Herb Sih currently serves as Managing Partner and is one of the founders of Think Big Partners. Collectively through its associated entities including Think Big Ventures, Think Big Accelerator, bizperc and Think Big Kansas City, the Think Big Partners network specializes in incubating, accelerating and maximizing business ideas, opportunities and entrepreneurs across the United States.
Think Big Partners is an early-stage startup accelerator and mentorship-based collaborative network located in Kansas City, Missouri. Think Big Partners has successfully launched or grown over 100 successful companies with its creation of coworking spaces, entrepreneurial conferences, essential services, startup resources and funding. To learn more about Think Big Partners, please visit http://www.thinkbigpartners.com.
MO: Would you say that being the son of immigrant parents and a first generation American has influenced your interest and passion for entrepreneurism?
Herb: I have to think so. And the reason why I say that is because the concept of the American Dream is so important to me. The fact that my father came to this country, finished his education here and opened up his own company—I’ve got to think that it was all because of the American Dream. I worked in it, I lived in it, I saw it and I took note of all of the good and bad that came with it. It’s all about the ability to have an idea, apply hard work and really believe in what you’re doing until you become successful—I think that’s the American Dream for most entrepreneurs.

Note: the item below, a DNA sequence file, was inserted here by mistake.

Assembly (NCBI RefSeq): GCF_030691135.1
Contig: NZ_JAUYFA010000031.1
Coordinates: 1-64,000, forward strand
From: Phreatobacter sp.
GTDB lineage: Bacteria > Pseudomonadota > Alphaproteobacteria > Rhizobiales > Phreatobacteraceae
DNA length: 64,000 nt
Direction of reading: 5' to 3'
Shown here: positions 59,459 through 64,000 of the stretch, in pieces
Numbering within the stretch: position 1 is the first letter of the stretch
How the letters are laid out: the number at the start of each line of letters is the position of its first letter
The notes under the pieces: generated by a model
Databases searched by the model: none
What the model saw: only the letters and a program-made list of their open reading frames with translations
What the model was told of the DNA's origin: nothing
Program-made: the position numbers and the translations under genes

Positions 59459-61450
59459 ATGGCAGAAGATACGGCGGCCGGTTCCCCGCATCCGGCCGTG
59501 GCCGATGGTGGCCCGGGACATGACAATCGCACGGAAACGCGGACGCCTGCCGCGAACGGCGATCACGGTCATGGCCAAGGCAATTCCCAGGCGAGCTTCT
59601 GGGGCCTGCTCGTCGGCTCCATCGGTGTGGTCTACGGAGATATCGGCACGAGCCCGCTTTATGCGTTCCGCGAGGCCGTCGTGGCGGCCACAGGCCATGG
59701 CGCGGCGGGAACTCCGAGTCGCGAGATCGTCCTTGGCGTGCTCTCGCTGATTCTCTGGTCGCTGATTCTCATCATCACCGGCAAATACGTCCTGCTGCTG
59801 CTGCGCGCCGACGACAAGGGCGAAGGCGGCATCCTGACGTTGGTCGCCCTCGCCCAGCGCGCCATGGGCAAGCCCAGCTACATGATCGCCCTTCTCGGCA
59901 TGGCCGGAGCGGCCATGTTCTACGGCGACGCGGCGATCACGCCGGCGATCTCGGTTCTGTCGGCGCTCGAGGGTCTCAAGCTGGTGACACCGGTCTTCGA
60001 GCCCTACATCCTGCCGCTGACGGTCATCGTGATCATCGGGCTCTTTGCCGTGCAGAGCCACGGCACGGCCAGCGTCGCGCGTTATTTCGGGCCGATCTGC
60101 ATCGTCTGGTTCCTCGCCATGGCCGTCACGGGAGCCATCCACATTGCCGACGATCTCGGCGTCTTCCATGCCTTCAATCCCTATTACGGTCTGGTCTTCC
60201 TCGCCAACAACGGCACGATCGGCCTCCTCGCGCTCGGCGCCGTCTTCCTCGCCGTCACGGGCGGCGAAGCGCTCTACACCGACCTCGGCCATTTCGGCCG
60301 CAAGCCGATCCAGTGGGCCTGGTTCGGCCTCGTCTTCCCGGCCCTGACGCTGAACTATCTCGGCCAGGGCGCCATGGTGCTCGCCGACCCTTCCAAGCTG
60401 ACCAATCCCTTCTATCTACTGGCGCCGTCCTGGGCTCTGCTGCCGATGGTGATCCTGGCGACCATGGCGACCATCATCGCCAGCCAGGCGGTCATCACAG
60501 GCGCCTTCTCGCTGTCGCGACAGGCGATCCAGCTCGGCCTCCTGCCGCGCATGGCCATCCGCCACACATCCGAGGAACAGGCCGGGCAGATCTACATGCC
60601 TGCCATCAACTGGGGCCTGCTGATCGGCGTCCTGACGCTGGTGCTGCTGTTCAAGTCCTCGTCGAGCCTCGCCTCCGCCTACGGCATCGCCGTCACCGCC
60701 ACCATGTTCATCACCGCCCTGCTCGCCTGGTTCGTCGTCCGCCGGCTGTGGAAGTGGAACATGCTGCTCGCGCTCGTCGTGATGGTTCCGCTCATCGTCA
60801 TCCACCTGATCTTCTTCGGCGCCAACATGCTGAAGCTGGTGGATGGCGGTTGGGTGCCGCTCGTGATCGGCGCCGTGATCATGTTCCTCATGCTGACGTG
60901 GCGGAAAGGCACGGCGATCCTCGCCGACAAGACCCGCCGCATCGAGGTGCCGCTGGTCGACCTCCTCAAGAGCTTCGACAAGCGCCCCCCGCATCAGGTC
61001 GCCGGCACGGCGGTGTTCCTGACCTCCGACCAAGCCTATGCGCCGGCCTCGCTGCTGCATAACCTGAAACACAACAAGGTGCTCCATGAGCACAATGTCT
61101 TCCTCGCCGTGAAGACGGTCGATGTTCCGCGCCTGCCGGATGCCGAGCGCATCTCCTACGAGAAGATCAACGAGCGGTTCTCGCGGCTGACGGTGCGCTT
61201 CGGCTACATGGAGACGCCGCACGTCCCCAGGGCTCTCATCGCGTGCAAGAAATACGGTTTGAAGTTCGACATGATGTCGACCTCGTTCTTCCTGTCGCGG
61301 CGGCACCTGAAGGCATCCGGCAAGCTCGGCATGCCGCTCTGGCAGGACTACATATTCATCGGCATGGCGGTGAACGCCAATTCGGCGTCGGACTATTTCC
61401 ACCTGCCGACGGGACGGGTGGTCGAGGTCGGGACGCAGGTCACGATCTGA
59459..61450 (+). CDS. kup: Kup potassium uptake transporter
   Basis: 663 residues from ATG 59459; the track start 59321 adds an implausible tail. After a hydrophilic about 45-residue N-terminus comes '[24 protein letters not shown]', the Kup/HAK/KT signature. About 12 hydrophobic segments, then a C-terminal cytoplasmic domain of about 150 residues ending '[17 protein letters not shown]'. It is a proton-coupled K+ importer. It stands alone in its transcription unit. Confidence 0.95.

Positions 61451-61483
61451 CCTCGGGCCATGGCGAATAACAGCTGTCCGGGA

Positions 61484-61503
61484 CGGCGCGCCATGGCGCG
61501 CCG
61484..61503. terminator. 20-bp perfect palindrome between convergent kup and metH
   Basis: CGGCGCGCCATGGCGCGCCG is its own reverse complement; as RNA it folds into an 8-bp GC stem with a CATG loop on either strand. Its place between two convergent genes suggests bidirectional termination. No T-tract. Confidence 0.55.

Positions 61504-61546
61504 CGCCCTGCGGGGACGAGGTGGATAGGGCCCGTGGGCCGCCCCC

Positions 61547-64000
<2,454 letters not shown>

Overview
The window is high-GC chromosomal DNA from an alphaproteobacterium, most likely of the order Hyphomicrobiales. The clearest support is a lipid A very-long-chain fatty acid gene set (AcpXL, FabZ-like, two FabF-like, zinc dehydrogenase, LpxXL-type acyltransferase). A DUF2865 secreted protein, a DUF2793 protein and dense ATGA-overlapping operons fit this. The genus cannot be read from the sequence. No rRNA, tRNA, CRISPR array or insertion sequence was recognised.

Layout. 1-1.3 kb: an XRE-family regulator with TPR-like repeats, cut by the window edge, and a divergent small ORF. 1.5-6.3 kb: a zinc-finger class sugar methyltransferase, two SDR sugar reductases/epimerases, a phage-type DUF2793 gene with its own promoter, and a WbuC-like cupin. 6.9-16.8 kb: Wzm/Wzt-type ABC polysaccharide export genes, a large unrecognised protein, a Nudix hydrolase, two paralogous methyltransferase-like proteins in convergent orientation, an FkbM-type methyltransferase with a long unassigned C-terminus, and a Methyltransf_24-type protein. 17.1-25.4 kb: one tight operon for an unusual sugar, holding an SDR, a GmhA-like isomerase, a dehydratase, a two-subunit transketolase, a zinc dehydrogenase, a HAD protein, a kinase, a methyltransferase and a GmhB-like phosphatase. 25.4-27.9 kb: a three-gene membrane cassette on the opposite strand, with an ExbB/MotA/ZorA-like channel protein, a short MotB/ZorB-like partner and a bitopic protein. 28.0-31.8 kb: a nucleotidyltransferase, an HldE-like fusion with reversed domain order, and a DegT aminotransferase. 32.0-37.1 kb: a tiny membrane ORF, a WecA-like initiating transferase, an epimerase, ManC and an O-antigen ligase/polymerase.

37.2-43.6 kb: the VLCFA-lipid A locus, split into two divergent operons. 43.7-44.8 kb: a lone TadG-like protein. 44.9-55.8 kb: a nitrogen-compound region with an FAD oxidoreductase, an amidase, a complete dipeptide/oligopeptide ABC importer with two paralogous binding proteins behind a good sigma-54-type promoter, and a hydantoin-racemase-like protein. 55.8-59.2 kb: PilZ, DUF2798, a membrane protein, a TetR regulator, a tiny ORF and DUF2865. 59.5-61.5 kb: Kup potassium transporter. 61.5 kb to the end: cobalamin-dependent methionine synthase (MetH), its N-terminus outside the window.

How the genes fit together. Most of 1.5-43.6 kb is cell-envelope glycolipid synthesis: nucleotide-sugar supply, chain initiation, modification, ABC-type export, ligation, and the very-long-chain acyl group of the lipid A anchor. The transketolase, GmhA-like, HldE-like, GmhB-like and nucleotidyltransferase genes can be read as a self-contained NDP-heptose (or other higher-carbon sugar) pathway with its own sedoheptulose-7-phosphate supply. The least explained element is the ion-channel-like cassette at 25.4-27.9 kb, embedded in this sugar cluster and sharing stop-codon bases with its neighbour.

MO: Can you talk about the inspiration creating Think Big Partners and the process of putting together such an impressive and resourceful network?
Herb: The creation of Think Big Partners came from frustration, opportunity and inspiration to help others. My business partner, Tyler Prochnow, and I had a lot of realizations when starting companies of our own. The first realization was that there are a lot of good ideas out there, but no clear direction on where to take them. Sometimes, ideas die a natural death and you realize it wasn’t such a good one after all. Other times, you’re able to take action after establishing your idea’s path. But I think, more often than not, that path is difficult to find, so ideas are left languishing. This can mean the opportunity starts fading, the window is missed or competition executes what you had in mind. Think Big Partners attempts to eliminate the frustration of not knowing what to do next and put ideas into action.
The next realization I had came after opening a few companies, selling a few companies and having a few companies fail. What I learned is that the recipe for successful companies is never identical, but it’s very similar because there’s always a process. There are certain components to the development of every business and you do them in a similar order every time. There are so many mistakes that I think are avoidable, but they are only avoidable if you have the right amount of experience. Remember, these mistakes are not always obvious. The older I get, and the more seasoned of an entrepreneur I become, the more I recognize the value of experience and the role it can play in creating success. Think Big Partners collectively has a lot of success based experience in our network.